Q. Let it mellow if it’s yellow: I work in a smallish business (15 people) in a law firm. Our office is a charming, 100-year-old building, one bathroom upstairs, one down. One of the partners’ sons is an intern. He’s a very nice person, but extremely green. The son has made some great changes in the office: old-fashioned watercooler, free ceramic mugs for hot and cold drinks, trying to get us all on board with recycling, reducing carbon footprints.

The problem is he’s policing the toilets. His motto: “If it’s yellow, let it mellow.” In other words, in both bathrooms—used by bosses, staff, and clients—we shouldn’t flush unless absolutely necessary. I actually do this at home, but that is my pee, not a co-worker’s or client’s. He’s the boss’s son. So what can I do except cross my legs until lunch break?

A: When you say he’s policing the bathroom, do you mean that he’s leaving cheery, slightly irritating little rhyme-y notes about not flushing the toilets? Or do you mean that he’s coming in after other people head out to make sure they’re not flushing? Because if it’s the latter, it’s worth bringing up with one of the partners (preferably not the kid’s actual parent) and HR if you have it (though the firm sounds small enough that it might not). If it’s the former, you certainly have my permission to just go ahead and flush; there are a number of other ways to save water and energy that don’t negatively affect a professional atmosphere. And nothing feels less professional than having to look at a bowl of your colleagues’ waste.

Q. Mother fakes food allergies: Every other year my mom claims to be allergic to whatever food group is on a “hidden danger” pseudoscience diet list. She’s always been a bit of a hypochondriac but never had any issues with food until a few years ago. All of the foods she won’t eat now are things she’s eaten for decades. She’s in great shape, so I don’t think it’s about weight loss.

Her food allergies are always self-diagnosed, and her “reactions” vary. She worries about anaphylactic shock and carries an EpiPen. But she doesn’t care about cross-contamination and continues to eat at her favorite places. If I dine with her, she complains she can’t find anything to eat and has long conversations with the servers about ingredients. Sometimes she will order things that clearly contain her “allergens” and make a scene about sending the dish back. For example, she can’t have tomatoes, peppers, or most spices but routinely eats Mexican food. Other times she will just pick the food off and eat it. If I catch her eating an “allergen,” she always has an excuse, like how she’s not allergic if it’s fried.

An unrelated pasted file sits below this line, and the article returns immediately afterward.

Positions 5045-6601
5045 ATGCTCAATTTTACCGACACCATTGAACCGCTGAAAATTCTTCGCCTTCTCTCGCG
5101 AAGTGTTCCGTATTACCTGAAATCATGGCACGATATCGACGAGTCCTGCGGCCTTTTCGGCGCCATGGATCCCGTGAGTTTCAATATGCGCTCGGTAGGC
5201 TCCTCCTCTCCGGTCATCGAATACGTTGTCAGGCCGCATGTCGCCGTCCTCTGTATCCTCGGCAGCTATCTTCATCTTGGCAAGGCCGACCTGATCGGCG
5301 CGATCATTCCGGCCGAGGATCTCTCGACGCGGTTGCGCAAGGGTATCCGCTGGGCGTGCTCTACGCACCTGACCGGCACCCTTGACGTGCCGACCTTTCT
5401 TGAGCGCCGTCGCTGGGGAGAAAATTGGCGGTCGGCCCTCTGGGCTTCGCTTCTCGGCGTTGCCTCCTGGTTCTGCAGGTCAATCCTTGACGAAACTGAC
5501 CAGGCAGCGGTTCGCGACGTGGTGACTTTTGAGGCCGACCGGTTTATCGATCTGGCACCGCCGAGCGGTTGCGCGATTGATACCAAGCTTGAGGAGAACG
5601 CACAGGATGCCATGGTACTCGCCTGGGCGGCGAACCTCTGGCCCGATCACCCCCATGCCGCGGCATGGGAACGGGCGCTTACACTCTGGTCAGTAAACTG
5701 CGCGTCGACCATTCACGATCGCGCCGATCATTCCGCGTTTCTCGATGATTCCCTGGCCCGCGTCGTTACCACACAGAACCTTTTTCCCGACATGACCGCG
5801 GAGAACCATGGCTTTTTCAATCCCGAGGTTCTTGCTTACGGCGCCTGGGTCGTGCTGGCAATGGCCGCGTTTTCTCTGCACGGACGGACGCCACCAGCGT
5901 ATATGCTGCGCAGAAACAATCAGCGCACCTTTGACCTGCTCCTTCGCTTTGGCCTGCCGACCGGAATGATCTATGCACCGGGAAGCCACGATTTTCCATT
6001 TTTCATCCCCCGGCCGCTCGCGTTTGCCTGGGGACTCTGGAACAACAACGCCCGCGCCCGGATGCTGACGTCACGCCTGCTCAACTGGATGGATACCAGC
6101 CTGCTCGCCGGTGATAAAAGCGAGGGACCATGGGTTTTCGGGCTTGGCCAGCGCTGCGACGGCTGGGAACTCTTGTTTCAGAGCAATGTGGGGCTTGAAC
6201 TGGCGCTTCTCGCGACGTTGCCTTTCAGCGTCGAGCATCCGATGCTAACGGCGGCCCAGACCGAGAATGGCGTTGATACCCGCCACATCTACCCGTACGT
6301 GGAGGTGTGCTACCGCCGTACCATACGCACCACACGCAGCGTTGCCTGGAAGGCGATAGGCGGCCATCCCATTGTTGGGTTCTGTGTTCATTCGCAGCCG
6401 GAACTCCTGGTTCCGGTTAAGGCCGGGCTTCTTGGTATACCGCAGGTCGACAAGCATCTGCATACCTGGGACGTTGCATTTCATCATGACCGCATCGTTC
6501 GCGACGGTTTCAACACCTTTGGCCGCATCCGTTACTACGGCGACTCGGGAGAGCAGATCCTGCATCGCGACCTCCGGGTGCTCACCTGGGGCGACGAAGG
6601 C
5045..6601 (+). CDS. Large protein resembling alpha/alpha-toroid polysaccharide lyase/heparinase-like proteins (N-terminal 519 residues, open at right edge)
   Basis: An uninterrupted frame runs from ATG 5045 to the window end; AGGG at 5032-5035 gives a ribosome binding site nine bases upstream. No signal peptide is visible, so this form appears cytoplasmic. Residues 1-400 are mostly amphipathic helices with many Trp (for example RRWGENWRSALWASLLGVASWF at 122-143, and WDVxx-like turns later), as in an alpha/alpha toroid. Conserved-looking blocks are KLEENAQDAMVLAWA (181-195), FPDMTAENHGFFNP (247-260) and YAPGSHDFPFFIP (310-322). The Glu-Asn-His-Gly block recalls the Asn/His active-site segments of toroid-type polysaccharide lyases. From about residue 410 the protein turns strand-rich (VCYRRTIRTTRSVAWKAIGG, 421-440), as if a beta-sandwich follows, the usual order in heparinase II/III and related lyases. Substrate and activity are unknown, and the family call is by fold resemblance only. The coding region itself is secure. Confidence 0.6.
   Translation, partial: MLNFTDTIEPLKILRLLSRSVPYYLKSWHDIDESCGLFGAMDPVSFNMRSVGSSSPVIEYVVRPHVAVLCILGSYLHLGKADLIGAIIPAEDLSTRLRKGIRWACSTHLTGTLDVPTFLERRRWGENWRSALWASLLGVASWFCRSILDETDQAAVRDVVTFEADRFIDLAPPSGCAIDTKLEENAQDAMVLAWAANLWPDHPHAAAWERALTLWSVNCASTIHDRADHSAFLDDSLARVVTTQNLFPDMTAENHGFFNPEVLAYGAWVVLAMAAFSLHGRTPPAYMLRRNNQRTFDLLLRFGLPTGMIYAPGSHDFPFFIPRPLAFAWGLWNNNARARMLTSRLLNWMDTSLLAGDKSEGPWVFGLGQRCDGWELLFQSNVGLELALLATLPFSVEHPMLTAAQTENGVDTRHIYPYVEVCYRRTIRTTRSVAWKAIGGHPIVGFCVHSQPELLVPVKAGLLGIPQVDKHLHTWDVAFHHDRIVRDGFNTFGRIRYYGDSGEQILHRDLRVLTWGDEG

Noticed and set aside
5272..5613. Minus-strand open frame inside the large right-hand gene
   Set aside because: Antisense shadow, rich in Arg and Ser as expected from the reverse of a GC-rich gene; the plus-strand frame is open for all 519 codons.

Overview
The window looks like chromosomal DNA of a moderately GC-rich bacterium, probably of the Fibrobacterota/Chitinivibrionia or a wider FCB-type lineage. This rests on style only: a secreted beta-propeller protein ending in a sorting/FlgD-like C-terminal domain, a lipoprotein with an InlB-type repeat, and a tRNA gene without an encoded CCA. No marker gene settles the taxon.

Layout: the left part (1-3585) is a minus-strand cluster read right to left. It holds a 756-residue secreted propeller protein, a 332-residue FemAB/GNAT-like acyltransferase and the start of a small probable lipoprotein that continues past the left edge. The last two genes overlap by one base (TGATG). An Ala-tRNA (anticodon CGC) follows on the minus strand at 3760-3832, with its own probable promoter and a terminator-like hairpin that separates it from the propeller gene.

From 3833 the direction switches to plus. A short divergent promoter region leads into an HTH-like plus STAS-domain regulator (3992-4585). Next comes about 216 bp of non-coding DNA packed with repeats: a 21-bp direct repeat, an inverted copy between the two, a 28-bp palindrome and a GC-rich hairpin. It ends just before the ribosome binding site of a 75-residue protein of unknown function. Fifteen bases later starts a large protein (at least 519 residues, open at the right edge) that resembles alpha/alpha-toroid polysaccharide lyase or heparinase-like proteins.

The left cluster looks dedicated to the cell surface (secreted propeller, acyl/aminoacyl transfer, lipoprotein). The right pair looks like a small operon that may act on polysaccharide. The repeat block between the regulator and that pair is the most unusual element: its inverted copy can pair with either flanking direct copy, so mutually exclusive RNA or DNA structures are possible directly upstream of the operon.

My issue is that I don’t enjoy spending time with her anymore. It’s embarrassing dining out with her, but it’s stressful cooking for her. Her newest kick is she’s allergic to anything from the “New World,” so I’m forced to find the original hemisphere of basic foods when I cook. I feel like it’s wrong to say I don’t believe her allergies, but my patience is wearing thin.

A: The easiest response here is to let this go—don’t offer to cook for her. Meet her for walks or to go to movies or visit bookstores; let her engage in long back-and-forths with waiters if it makes her feel safe; don’t worry about what aspects of her allergies (even the Dennis Duffy line about deep-frying somehow negating them) are physical and what aspects may be psychological. You say that her health doesn’t seem to be at risk, so you don’t have to worry she’s hurting herself. If you “catch” her eating an allergen, you can smile privately to yourself about the strange foibles that make up any individual’s psyche, let it go, and enjoy your own food. The less you do to try to manage her experience, the less personally you’ll take it.

Danny M. Lavery: Thanks, everyone! I wish you the compliments of the season. Please join us next Monday for the final chat of 2019.

If you missed Part 1 of this week’s chat, click here to read it.

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From Care and Feeding

Q. My 2-year-old co-worker is keeping me from working at home: How do you manage working at home when your toddler knows you’re in the house?! We have a nanny so my 2-year-old is routinely at home. I work from home three days a week. On the two days that I’m in the office, she is fine with the nanny all day. On the days I’m home and in a different room, she’s a complete wreck. Having to leave the house to work in a different location seems to defeat the perk of working from home. Any suggestions? Read what Carvell Wallace had to say.